Scientific Inquiry By Fred E. Nakaguma Aug. 2004
There are two standards covering scientific inquiry in Hawai`i Content and Performance Standards, HCPS II.
Domain I: How humans think while understanding the natural world. Doing scientific inquiry: Students demonstrate the skills necessary to engage in scientific inquiry.
Domain II: What we know about the world around us.. Understanding scientific inquiry and the character of scientific knowledge. Students explain the process of how scientific knowledge is generated by scientific inquiry, and be able to critique a scientific investigation.
Actually, all five standards under Domain I have something to do with inquiry. 1. Doing scientific inquiry. 2. Living the values, attitudes, and commitments of the inquiring mind. 3. Using unifying concepts and themes. 4. Doing safety. Relating technology to the nature of science.
A recent study, to be published this fall (2004) in “The Science Teacher,” the journal of the National Science Teachers’ Association (NSTA,) finds that only 45.5% of chemistry teachers teach inquiry.
Date: Sun, 15 Aug 2004 14:29:48 -1000 From: Gail Peiterson Subject: chemistry survey To: email@example.com My name is Kelly Deters. I have published an article giving the results of a survey of college professors concerning preparation for college-level chemistry. As a follow-up, I surveyed 571 high school chemistry teachers about what they teach in high school chemistry and have prepared 3 manuscripts from the data (one is being published in The Science Teacher this fall, and two are in the review process for J Chem. Educ.)
The second research study has provided a result that is leading to the next study. The survey showed that 45.5%of teachers are not including inquiry in their classrooms.I know would like to know if this is true with all science disciplines, and what are the reasons that teachers either do or do not use inquiry. The new survey is located at <http://k.students.umkc.edu/klm508/inquiry.htm>http://k.students.umkc.edu/klm508/inquiry.htm If you could participate in this new, quick (11 question) survey (it‚s for both those that include inquiry and those that do not). This survey is intended for all science teachers please pass it along to anyone that you know teaching high school science∑the bigger, the better! Thank you, Kelly Deters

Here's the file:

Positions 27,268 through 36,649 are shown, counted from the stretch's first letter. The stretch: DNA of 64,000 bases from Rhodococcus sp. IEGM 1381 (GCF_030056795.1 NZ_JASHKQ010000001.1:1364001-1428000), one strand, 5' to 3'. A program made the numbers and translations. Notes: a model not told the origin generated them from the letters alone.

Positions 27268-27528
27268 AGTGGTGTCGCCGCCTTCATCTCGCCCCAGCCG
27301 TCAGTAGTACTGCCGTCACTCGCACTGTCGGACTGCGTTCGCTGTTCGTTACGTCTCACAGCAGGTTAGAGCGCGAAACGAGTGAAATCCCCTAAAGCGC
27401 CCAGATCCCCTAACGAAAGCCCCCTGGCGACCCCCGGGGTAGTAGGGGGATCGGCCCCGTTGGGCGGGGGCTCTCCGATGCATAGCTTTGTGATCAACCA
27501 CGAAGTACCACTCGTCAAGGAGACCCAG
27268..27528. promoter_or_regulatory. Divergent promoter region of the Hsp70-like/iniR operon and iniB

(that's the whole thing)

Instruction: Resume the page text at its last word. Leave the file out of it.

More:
A new study is now being conducted on science teachers in general to see if it applies only to chemistry teachers or if it applies to all science teachers. What do you think?
Students generally don’t know or understand the “Scientific Method.” Most think that the lab report format is the Scientific Method. Science text books generally have sketchy descriptions of the Scientific Method.
Principal Founders of the Scientific Method: Italian physicist Galileo Galilei (1564-1642). <http://www-gap.dcs.st-and.ac.uk/~history/Mathematicians/Galileo.html> English philosopher Francis Bacon (1561-1626). <http://www.luminarium.org/sevenlit/bacon/baconbib.htm>
There is no single “Scientific Method.” However, the Scientific Method can generally be broken down into five steps.
The Scientific Method: 1. Recognize the problem. 2. Make an educated guess---a hypothesis. 3. Predict the consequences of the hypothesis. 4. Perform experiments to test predictions. 5. Formulate the simplest general rule that organizes the hypothesis, prediction, and experimental outcome.
What makes the Scientific Method work so well is that it is merely a logical, step-by-step approach to exploring a problem or question that has been raised through observations.
Other areas of study are now using the Scientific Method: Psychologists use the Scientific Method and consider themselves to be scientists. The US military modified it and call it the “Staff Study.” Business modified it and call it “Problem Solving.”
We will now do a simple experiment in probability to use and demonstrate the Scientific Method.
The Coin Toss Problem: What percent of the time will we get heads or tails on coin tosses? Hypothesis: We will get either heads or tails 50% of the time. This hypothesis is based on observations and probabilities.
The Coin Toss Predict the consequences of the hypothesis. Based on the hypothesis: If we tossed the coin 50 times, we should get 25 heads and 25 tails. If we tossed the coin 100 times, we should get 50 heads and 50 tails. If we tossed the coin………….
The Coin Toss Perform experiments to test predictions. An experiment doesn’t prove anything. An experiment only demonstrates that it happened once. What will happen the next time? This is why more than one experiment must be done, perhaps many.
The Coin Toss Formulate the simplest general rule that organizes the hypothesis, prediction, and experimental outcome. This is the conclusion of the experiment where the scientists express the findings of their experiments as a theory or law.
Bibliography: Anniina Jokinen. The Works of Sir Francis Bacon. April 10, 2004. <http://www.luminarium.org/sevenlit/bacon/baconbib.htm> Galileo Galilei. University of St. Andrews, Scotland, School of Mathematics and Statistics. <http://www-gap.dcs.st-and.ac.uk/~history/Mathematicians/Galileo.html> Hewitt, Paul. Conceptual Physics. New Jersey: Prentice-Hall Inc., 2002. Peiterson, Gail. Chemistry Survey. Email from Kelly Deters, Aug. 14, 2004.